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    Structural Equation Modeling (Hybrid Models)

    What is it? General method for modeling = () i.e. for modeling covariance

    structure

    Intuitively can be thought of as the combination of confirmatory factor

    analysis (CFA) with path analysis.

    CFA and path analysis are each special cases of structural equation

    modeling

    What is it good for?

    To account for measurement error in modeling relationships between

    variables measured with error (i.e. latent variables)

    As it uses the graphical notation of path analysis, it provides a methodfor describing the assumed causal relationships between observed vari-

    ables, between observed and latent, and between latent and latent.

    To take advantage of multicollinearity in a set of predictors rather than

    seeing it as a hinderance.

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    SEM - becoming ubiquitousSTRUCTURAL EQUATION MODELING, 10(1), 3546

    Copyright 2003, Lawrence Erlbaum Associates, Inc.

    The Growth of Structural EquationModeling: 19942001

    Scott L. HershbergerDepartment of Psychology

    California State University, Long Beach

    This study examines the growth and development of structural equation modeling

    (SEM) from the years 1994 to 2001. The synchronous development and growth of

    the Structural Equation Modeling journal was also examined. Abstracts located on

    PsycINFO were used as the primary source of data. The major results of this investi-

    gation were clear: (a) The number of journal articles concerned with SEM increased;(b) the number of journals publishing these articles increased; (c) SEM acquired he-

    gemony among multivariate techniques; and (d) Structural Equation Modeling be-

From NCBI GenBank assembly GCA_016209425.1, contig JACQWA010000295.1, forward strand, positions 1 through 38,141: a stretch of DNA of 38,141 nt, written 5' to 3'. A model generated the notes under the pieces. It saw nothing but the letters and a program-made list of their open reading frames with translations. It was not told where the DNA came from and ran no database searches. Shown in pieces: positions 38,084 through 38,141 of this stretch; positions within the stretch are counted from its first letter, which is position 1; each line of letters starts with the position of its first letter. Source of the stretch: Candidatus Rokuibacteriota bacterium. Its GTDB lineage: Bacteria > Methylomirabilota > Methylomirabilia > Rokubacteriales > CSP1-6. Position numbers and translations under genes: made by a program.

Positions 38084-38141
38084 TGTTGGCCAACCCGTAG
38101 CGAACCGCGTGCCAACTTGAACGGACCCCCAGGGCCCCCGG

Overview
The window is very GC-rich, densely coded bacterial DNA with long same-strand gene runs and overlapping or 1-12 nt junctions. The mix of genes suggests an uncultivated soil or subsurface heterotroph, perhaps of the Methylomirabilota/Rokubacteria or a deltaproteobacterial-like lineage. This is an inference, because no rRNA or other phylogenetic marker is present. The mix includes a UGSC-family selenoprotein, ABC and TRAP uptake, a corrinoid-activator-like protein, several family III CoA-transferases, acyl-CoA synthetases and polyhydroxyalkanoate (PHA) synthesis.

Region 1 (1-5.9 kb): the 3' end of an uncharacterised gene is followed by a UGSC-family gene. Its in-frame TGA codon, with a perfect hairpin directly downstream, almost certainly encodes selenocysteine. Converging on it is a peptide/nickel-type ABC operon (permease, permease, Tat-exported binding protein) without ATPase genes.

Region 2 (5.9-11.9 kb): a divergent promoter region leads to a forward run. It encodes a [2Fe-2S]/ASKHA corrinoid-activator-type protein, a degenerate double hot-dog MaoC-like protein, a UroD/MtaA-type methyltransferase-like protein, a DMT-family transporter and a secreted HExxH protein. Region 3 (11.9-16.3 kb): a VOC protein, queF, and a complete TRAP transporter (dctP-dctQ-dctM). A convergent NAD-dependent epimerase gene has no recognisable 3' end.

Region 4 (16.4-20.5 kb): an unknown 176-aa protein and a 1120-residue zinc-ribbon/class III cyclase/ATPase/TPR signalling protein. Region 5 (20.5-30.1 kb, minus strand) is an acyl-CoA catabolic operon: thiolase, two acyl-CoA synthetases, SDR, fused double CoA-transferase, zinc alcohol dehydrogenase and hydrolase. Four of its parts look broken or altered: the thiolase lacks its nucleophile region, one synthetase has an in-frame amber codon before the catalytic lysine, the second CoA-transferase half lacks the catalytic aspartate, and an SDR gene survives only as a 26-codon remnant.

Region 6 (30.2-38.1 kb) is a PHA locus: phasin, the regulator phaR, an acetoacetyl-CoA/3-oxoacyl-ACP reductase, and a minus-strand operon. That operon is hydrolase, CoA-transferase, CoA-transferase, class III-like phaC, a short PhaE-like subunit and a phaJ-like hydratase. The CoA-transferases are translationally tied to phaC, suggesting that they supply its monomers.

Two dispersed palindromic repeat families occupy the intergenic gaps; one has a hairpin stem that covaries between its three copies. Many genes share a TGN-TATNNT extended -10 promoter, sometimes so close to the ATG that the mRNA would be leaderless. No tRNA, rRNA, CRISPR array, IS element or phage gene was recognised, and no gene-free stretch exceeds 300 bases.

came the primary source of publication for technical developments in SEM.

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    SEM - becoming ubiquitous

    FIGURE 1 Distribution of number of articles and journals by year.

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    SEM - becoming ubiquitous

    Over 1100 Selected Publications that Cite Amos for Structural Equation Mod-eling March, 2004, http://www.amosdevelopment.com/

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    Effect of ignoring measurement errorLet x1 = f1 + 1 and x2 = f2 + 2

    where V ar(1) = 1, V ar(2) = 2, V ar(f1) = 1, V ar(f2) = 2, and Corr(f1, f2) =

    . That is, the true correlation between the variables of interest f1 and f2 is .

    Now, as we did not observe f1 and f2 directly we will instead have to deal with the

    observed x1 and x2.

    What is the Corr(x1, x2)? Is it close to the Corr(f1, f2) = ?

    Corr(x1, x2) =Cov(x1, x2)

    (V arx1) (V arx2)

    = Cov(f1, f2)

    1 + 1

    2 + 2

    =Corr(f1, f2)

    1

    2

    1 + 1

    2 + 2

    = 1

    1 + 1

    2

    2 + 2

    = reliability of x1 reliability of x2

    Correlation between x1 and x2 will be smaller than the true correlation between thevariables we are interested in f1 and f2

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    SEM takes the measurement error into account